Joseph Williams: Thanks, Phil. Part of the issue here, as was already mentioned, is it's a hybrid world out there, so you no longer can take a one-vendor on-premise solution, use their tools, and actually effectively manage your ecosystem. It's not going to work that way, except in the simplest of environments. You have to almost think about this as a multi-vendor environment and most of the tools that are out there from the vendors are not multi-vendor in nature. There is a lot of white space here, and you are looking at a lot of solution providers who have jumped into this space to provide that view or that manageability of what this hybrid environment would look like.
Our two speakers today, are just two of more than several dozen vendors in the space, who have come in with solutions, not simply because they are looking at what the vendors have out there. I think most importantly because enterprises are coming in and saying, "we don't have a vendor view of our communications and the collaboration ecosystem; we have an enterprise end user view, and we need to find tools that provide us that view, and that manageability the way we work."
This is why there is a great opportunity here because as all my colleagues would confirm, most of the vendors tend to only want to manage their own footprint. You have got to have what I would call middleware, or BCOM is a great term as well, product out there to provide that kind of flexibility.
I would also add, as they move to the Cloud, they are going to be looking for the aggregation of crowd services from multiple providers, as well, and that's going to add complexity to this environment.
Phil Edholm: That's an excellent point, Joseph. One of the things about the Cloud that we often miss is this concept of specialization, that you are going to buy a multiplicity of Cloud services and from the user perspective, most companies don't want their users or IT organization trying to deal with five or ten different things, when they need to onboard an employee. That's one of the key values of BCOM.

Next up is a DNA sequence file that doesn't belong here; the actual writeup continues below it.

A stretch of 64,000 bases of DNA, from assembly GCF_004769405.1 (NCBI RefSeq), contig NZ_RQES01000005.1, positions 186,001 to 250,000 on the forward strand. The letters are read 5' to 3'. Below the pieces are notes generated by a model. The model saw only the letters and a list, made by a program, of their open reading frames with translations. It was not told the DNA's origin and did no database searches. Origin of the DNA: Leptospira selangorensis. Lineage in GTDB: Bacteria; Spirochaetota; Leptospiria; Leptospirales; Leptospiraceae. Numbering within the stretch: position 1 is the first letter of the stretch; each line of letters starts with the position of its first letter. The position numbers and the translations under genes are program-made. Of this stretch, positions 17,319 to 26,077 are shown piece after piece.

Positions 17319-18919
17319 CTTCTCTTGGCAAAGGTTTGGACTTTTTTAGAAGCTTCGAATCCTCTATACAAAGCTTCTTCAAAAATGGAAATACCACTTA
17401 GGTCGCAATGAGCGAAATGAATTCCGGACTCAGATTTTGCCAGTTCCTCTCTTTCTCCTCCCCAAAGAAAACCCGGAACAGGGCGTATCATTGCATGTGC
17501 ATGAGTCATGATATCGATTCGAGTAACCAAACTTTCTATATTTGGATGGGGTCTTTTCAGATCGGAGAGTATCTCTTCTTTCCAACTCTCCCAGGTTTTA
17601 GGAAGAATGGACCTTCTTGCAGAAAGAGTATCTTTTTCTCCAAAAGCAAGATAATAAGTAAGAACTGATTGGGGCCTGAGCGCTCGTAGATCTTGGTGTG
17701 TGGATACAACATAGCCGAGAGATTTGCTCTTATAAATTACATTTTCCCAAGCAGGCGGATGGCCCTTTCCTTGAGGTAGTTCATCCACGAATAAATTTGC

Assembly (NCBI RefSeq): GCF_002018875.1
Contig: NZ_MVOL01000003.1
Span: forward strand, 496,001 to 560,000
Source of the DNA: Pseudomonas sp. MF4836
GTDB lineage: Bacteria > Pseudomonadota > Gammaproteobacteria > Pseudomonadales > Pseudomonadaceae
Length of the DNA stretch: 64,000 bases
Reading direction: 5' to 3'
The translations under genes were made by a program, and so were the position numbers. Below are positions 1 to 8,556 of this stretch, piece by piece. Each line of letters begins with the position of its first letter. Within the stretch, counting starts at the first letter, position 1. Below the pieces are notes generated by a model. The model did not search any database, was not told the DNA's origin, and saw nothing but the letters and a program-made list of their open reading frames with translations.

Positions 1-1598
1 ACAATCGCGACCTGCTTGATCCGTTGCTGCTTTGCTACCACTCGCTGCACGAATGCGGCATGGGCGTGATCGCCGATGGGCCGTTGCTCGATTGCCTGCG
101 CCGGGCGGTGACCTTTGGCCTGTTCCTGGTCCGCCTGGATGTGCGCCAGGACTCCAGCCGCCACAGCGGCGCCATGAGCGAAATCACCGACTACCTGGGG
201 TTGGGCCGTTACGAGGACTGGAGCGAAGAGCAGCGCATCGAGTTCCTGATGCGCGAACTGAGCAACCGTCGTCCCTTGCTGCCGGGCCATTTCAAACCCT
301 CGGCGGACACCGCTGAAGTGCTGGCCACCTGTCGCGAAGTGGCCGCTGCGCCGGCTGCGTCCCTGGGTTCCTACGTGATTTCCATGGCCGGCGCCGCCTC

Steve Leaden, you've dealt with some huge deployments in your organization, and I am curious how do you see BCOM and the Cloud, and where you see your clients going?
Stephen Leaden: Yes, Phil, great topic. Thanks for bringing our two colleagues here, on the vendor side, to the table today. I was fortunate to do a talk at Enterprise Connect on UCaaS. One of the topics that consistently shows up is the hybrid model. The idea that some of this can be on the property, some of this can be off the property, some of the vendors in the UC space are actually selling both. You can have some of it on premises, some of it off premises, but no matter how you slice it, there are certain kinds of third-party integrations such as CRM and ERP applications, for example a Salesforce.com. In the higher-ed space, we deal with Banner amongst other vendors, but we have things like Office365 out there, and Google. Those are all Cloud-based solutions and yet we have potentially telephony and UC on the premises side, or in fact in the Cloud. There is a mix-and-match, and obviously all this integration with mobility, has a huge impact on how do we deal with these multiple vendors.
One of things that we look at when we look at the Cloud, which again showed up in our session, was, the theme I would like to use when you are going from a premises vendor, which at least you know what you're getting there with the number of staff that you have internally, the system that you can physically see, the data centers, where they are located. When you go to the Cloud, all of that goes away, and effectively, I use the term "you're giving your keys to your kingdom to an outside party," and how do you manage that? Part of this is that you can always measure the vendors to SLAs in a contract form, but beyond the contract form, it also has to do with what is the vendor's topology look like, and what do their wholesalers look like? Get under the covers with the vendors.